from The American Heritage® Dictionary of the English Language, 5th Edition.
- noun A mood disorder characterized by alternating periods of elevated and depressed mood.
from the GNU version of the Collaborative International Dictionary of English.
- noun a mild bipolar disorder.
from Wiktionary, Creative Commons Attribution/Share-Alike License.
- noun medicine a
chronic mental disturbancecharacterized by mood swingsand depression
from WordNet 3.0 Copyright 2006 by Princeton University. All rights reserved.
- noun a mild bipolar disorder that persists over a long time
from Wiktionary, Creative Commons Attribution/Share-Alike License
Darnall Army Community Hospital and a diagnosis of cyclothymia, a form of bipolar disorder with mood swings.
The distinction between full-blown manic-depressive illness and cyclothymic temperament is often an arbitrary one; indeed, almost all medical and scientific evidence argues for including cyclothymia as an integral part of the spectrum of manic-depressive illness.
The creative significance of the tension and reconciliation of naturally occurring, opposite emotional and cognitive states in artists with manic-depressive illness or cyclothymia its milder temperamental variant, and the use of art by artists to heal themselves, are examined as well.
They also can be misleading in their treatment implications, as illustrated by the shift of cyclothymia from a personality disorder, which is theoretically unresponsive to biologic treatment, to a mood disorder, which is theoretically responsive to biologic treatment.
These vary in severity from cyclothymia—characterized by pronounced but not totally debilitating changes in mood, behavior, thinking, sleep, and energy levels—to extremely severe, life-threatening, and psychotic forms of the disease.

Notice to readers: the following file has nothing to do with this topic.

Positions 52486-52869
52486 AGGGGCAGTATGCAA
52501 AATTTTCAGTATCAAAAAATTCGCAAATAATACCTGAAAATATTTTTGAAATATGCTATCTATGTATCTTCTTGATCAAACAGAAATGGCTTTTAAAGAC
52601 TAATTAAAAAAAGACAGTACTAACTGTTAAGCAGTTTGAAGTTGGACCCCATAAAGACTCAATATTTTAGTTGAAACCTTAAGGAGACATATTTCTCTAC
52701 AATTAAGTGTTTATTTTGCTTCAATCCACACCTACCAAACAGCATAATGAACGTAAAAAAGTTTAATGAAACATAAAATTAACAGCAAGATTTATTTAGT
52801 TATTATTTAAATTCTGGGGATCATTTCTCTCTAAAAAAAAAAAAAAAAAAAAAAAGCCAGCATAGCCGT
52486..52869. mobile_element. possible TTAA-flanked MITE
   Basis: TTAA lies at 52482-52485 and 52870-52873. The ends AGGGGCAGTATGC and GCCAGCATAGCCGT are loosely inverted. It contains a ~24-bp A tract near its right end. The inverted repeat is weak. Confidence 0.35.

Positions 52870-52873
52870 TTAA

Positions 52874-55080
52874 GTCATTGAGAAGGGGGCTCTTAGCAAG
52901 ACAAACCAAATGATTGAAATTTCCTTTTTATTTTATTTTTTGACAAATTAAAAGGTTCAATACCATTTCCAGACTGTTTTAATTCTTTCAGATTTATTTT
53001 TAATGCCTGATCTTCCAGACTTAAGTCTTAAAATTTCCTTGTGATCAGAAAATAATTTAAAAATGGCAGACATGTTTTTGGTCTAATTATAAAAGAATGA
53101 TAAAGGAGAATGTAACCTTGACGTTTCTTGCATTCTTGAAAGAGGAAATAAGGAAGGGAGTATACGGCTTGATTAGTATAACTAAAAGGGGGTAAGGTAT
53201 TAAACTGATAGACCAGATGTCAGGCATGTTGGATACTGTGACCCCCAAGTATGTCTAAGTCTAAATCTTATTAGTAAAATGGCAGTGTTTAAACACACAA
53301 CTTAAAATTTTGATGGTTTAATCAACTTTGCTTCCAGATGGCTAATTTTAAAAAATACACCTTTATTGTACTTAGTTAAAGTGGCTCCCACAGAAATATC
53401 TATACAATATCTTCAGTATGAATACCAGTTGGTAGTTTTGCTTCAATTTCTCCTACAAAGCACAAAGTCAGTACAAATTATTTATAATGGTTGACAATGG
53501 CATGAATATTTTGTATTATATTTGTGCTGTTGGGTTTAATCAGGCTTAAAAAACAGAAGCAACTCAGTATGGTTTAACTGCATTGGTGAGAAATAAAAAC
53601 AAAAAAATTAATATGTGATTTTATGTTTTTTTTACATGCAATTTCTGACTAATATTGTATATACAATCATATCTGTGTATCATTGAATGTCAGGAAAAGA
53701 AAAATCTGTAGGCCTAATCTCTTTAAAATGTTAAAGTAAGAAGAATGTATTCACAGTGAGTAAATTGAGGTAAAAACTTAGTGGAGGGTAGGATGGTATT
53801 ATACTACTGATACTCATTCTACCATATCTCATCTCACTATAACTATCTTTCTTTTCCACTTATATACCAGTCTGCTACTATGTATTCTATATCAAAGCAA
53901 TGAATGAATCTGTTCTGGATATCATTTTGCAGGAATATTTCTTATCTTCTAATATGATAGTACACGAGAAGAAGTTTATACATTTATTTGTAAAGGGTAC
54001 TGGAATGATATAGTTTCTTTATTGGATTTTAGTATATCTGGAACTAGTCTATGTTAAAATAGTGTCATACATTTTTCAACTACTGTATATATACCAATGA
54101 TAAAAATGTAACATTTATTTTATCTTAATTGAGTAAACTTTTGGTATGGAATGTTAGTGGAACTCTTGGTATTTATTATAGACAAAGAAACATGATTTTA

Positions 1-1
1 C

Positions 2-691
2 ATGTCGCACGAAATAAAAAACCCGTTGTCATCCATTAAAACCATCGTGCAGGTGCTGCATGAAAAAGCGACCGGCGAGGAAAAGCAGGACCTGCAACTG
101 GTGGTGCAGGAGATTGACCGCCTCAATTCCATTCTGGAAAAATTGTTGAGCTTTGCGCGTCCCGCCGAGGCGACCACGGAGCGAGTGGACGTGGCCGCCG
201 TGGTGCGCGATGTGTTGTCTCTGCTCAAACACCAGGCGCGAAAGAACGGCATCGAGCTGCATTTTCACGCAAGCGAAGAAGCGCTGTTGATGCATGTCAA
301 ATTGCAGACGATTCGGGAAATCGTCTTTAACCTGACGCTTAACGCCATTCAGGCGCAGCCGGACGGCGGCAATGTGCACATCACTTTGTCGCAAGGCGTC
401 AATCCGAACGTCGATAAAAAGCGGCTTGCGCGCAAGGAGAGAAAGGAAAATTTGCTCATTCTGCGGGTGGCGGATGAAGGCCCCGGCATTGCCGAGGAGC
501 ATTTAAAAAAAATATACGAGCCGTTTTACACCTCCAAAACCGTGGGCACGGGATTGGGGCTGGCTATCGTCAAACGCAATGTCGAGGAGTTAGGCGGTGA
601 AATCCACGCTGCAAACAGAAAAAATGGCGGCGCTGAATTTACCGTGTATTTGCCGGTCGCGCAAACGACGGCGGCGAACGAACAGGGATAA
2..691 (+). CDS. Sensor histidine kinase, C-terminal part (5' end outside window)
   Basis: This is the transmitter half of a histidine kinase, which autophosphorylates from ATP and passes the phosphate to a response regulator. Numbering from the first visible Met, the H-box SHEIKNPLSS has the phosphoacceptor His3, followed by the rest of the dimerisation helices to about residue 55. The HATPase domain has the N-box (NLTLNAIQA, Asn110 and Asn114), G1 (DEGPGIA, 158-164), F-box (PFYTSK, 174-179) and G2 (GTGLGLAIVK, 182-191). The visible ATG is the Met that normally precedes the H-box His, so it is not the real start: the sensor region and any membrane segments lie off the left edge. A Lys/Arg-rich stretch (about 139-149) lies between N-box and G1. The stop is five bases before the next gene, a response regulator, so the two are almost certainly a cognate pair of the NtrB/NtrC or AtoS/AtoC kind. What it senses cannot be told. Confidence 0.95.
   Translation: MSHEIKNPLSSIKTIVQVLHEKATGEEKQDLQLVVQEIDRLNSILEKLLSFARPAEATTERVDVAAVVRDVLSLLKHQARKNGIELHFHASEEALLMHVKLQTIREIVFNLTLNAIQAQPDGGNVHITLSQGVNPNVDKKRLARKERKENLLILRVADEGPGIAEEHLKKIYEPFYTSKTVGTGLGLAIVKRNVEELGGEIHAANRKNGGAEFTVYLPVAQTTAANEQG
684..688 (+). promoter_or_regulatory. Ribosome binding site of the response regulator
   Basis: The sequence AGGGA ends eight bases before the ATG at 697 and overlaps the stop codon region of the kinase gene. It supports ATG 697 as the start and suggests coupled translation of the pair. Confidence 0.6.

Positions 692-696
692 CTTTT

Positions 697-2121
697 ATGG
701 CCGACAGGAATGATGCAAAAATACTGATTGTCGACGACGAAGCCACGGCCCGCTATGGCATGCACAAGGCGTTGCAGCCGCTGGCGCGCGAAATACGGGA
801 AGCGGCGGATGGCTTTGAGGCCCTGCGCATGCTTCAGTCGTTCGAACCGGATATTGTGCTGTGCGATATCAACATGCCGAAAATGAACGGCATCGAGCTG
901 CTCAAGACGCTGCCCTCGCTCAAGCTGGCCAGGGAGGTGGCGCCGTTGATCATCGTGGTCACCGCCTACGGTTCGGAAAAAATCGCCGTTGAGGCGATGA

Manic-depressive illness is relatively common; approximately one person in a hundred will suffer from the more severe form and at least that many again will experience milder variants, such as cyclothymia.
Clearly not all individuals who have cyclothymia go on to develop the full manic-depressive syndrome.
The standard diagnostic criteria for mania, hypomania, major depression, and cyclothymia, as well as more clinically descriptive criteria for cyclothymia, are given in Appendix A.
Six poets—Oliver Goldsmith, Robert Burns, Walter Savage Landor, Thomas Campbell, John Keats, and Robert Stephen Hawker—probably had milder forms of manic-depressive illness cyclothymia or bipolar II disorder, although Keats and Burns died before it became clear what the ultimate severity and course of their mood disorders would have been.
Cyclothymia and related manic-depressive temperaments are also an integral and important part of the manic-depressive spectrum, and the relationship of predisposing personalities and cyclothymia to the subsequent development of manic-depressive psychosis is fundamental.